Earlier in the chapter, I suggested that a disconnected background process could be used as a process manager. This section presents a script which is a variation on that earlier idea. Called
dislocate, this script lets you start a process, interact with it for a while, and then disconnect from it. Multiple disconnected processes live in the background waiting for you to reconnect. This could be useful in a number of situations. For example, a
telnet connection to a remote site might be impossible to start during the day. Instead you could start it in the evening the day before, disconnect, and reconnect to it later the next morning.
A process is started by prefacing any UNIX command with
dislocate, as in:
dislocate rlogin io.jupiter.cosmosEscape sequence is '^]'. io.jupiter.cosmos:~1%
Once the processing is running, the escape sequence is used to disconnect. To reconnect,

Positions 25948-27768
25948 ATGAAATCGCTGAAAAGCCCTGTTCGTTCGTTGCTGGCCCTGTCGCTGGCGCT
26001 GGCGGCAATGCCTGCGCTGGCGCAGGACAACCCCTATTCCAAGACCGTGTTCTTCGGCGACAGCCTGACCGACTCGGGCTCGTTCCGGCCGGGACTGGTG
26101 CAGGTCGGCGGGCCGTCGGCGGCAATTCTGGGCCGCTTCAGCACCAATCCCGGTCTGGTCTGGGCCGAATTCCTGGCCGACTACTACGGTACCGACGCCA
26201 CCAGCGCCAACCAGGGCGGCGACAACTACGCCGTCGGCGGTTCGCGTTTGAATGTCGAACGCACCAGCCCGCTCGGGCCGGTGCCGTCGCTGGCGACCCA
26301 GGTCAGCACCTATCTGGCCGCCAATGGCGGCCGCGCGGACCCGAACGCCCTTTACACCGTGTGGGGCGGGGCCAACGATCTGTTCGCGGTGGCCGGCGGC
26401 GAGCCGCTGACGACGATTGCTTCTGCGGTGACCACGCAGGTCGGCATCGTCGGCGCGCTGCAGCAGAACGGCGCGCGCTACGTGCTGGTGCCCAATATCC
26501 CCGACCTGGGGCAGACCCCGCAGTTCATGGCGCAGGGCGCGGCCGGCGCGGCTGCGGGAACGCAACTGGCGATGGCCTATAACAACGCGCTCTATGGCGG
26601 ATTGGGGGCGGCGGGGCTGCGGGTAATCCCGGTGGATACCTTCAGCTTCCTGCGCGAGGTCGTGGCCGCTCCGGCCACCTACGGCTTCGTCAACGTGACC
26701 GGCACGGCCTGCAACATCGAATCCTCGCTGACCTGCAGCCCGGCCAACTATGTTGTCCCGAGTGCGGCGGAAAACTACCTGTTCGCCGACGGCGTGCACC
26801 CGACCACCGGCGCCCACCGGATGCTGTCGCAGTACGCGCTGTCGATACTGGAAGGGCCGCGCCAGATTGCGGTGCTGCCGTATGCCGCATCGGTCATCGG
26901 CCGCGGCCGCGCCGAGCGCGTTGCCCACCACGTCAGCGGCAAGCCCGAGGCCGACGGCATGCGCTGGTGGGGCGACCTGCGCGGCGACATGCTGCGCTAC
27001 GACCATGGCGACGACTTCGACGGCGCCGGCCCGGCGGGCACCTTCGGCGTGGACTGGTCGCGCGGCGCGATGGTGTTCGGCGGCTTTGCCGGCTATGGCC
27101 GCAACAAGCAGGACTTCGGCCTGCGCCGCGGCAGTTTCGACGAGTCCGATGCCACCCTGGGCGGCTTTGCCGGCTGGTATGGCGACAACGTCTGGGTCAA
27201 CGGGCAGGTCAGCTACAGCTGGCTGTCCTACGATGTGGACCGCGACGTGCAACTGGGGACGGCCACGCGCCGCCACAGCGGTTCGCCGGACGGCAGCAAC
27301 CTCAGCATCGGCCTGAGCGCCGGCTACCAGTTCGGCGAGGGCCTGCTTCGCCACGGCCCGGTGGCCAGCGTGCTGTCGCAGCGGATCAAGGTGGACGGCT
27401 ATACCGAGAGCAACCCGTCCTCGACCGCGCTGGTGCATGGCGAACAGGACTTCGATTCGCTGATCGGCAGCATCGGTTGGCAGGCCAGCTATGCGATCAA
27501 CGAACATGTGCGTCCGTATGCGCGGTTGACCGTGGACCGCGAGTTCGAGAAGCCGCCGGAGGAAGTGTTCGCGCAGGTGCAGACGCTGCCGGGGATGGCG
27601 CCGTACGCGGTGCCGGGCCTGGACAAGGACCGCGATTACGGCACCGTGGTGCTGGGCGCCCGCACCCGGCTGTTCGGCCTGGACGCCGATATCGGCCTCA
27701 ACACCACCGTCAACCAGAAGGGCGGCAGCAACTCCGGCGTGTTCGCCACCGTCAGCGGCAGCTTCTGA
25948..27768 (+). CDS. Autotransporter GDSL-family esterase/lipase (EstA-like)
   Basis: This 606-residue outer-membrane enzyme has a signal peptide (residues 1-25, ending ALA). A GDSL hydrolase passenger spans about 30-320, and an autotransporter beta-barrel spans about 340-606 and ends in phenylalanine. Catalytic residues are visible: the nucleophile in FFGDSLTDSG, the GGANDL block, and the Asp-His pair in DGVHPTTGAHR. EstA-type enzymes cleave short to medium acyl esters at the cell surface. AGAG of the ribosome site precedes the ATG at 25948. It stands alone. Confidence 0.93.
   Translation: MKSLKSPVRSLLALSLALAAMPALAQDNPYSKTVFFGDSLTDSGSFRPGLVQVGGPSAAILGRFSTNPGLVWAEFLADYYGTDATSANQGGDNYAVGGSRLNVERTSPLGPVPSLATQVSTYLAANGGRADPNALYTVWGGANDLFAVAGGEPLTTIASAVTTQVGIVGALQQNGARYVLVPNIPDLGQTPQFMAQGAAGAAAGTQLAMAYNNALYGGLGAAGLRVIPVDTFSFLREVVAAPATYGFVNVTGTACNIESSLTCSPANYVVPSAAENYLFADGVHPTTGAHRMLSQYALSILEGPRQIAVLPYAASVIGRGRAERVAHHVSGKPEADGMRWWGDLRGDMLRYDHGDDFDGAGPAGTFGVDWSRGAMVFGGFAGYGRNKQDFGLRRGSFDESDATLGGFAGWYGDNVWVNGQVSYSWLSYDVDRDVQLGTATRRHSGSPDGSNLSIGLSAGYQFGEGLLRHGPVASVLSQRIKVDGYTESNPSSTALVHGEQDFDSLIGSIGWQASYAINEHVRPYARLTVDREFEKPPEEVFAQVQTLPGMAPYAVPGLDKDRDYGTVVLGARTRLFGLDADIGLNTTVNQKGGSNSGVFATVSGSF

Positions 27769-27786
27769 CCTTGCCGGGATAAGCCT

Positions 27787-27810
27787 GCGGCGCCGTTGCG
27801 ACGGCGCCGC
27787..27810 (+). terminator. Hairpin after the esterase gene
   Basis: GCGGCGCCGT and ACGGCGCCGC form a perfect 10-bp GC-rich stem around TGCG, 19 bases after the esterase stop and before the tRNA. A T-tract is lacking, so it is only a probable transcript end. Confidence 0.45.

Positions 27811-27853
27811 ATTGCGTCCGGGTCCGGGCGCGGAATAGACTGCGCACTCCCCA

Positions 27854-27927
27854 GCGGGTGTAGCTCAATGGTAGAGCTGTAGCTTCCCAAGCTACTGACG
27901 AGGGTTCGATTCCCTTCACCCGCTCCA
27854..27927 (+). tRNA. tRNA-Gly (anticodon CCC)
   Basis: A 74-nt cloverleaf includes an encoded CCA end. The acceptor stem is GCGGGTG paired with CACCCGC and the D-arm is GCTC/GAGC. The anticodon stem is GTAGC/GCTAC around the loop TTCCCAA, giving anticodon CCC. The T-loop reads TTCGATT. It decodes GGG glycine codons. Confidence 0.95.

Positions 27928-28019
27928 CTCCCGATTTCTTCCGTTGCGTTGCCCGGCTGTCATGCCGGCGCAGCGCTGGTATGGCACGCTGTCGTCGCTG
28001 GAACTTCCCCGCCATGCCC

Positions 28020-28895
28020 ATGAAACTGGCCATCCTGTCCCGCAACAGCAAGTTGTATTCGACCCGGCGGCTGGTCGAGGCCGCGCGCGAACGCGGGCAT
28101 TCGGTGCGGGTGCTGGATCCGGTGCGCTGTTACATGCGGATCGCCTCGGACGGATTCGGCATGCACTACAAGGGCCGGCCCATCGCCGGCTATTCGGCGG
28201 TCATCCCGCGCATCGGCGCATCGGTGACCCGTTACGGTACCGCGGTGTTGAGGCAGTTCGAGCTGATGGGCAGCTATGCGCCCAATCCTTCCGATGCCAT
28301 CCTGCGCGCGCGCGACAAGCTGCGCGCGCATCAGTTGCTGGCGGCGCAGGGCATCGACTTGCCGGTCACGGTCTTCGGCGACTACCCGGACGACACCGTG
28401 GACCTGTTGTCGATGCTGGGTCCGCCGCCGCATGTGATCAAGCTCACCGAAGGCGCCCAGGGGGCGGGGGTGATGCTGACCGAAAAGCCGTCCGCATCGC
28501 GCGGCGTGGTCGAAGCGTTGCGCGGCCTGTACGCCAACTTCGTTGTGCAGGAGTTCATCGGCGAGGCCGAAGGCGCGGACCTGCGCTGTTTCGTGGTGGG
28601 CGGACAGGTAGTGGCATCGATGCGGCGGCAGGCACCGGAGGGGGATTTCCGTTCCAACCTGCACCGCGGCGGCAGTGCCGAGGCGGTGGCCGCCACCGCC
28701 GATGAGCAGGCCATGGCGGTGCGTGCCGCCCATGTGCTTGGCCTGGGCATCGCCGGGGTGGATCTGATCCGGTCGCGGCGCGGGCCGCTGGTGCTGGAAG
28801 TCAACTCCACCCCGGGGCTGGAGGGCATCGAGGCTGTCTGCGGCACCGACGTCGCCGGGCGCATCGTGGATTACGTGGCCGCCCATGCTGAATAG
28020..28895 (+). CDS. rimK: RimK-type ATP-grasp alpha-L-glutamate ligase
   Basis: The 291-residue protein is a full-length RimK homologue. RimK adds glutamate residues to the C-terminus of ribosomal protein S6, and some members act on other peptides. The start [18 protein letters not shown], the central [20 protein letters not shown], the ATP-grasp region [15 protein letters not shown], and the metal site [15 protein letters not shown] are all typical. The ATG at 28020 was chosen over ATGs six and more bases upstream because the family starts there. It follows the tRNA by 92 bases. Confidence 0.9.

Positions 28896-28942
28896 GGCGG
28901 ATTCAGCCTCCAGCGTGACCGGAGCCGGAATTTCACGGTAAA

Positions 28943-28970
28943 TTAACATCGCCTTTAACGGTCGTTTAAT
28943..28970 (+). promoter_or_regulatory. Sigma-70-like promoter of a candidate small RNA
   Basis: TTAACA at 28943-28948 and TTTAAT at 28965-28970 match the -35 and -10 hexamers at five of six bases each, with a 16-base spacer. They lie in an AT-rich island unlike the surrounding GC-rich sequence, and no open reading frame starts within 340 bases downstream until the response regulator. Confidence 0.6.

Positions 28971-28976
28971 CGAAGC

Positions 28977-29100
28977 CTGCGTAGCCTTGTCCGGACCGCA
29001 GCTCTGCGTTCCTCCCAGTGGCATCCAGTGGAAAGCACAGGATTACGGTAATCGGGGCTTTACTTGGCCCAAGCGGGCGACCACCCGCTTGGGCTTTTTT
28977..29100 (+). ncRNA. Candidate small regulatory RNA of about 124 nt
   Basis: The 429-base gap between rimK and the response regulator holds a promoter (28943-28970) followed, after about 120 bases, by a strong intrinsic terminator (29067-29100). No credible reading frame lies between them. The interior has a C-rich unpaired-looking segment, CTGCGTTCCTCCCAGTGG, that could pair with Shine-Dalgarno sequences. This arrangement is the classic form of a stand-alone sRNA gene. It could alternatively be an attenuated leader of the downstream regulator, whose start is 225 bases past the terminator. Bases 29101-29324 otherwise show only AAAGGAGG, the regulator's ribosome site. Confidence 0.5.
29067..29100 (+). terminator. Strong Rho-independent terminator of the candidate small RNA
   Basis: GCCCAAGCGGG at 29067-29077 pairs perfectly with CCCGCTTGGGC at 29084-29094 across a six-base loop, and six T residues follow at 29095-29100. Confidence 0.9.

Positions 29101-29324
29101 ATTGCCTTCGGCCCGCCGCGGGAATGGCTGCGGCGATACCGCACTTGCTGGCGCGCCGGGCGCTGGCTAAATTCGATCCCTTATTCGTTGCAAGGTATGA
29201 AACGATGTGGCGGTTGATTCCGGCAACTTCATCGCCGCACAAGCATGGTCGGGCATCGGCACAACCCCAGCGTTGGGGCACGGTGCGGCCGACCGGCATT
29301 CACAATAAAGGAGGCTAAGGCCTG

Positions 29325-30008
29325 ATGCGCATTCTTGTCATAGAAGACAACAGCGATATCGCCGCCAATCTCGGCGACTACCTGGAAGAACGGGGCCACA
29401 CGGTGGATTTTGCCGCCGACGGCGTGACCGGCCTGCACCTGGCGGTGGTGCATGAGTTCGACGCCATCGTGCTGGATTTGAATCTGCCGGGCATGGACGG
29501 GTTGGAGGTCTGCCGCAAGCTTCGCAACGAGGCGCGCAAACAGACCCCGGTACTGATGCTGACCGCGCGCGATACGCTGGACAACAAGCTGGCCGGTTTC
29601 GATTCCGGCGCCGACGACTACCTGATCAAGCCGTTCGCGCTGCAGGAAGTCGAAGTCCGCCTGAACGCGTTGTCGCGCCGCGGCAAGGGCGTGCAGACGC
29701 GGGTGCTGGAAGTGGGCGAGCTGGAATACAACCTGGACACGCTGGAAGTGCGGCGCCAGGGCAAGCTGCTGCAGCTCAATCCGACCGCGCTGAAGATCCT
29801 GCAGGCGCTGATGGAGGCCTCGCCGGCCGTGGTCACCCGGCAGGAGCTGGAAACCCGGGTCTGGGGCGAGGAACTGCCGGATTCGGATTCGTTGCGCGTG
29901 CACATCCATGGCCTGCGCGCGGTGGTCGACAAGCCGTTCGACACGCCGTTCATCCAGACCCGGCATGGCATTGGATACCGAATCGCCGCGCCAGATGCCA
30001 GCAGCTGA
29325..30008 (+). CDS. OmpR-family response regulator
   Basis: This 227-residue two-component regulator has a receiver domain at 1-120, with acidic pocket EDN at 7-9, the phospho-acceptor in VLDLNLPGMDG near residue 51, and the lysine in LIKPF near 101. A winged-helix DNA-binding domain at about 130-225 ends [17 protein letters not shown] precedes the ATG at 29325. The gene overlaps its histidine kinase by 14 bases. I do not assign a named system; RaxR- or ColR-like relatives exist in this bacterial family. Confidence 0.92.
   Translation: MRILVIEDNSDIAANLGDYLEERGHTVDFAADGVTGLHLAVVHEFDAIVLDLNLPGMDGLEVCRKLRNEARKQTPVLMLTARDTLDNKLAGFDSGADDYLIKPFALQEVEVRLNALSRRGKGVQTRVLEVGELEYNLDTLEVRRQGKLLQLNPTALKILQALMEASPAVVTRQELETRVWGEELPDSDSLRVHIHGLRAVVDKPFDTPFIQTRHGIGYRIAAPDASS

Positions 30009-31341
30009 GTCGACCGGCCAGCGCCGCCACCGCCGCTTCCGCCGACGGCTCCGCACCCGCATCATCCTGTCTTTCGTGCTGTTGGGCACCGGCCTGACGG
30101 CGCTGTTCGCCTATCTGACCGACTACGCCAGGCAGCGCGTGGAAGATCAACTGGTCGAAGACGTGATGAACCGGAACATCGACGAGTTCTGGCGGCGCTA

dislocate is run with no arguments. Later, I will describe this further, including what happens when multiple processes are disconnected.
The script starts similarly to
xkibitz in Chapter 16 (p. 357)—by defining the escape character and several other global variables. The file
~/.dislocate is used to keep track of all of the disconnected processes of a single user. "
disc" provides an application-specific prefix to files that are created in
#!/usr/local/bin/expect -- set escape \035 ;# control-right-bracket set escape_printable "^\]" set pidfile "~/.dislocate" ...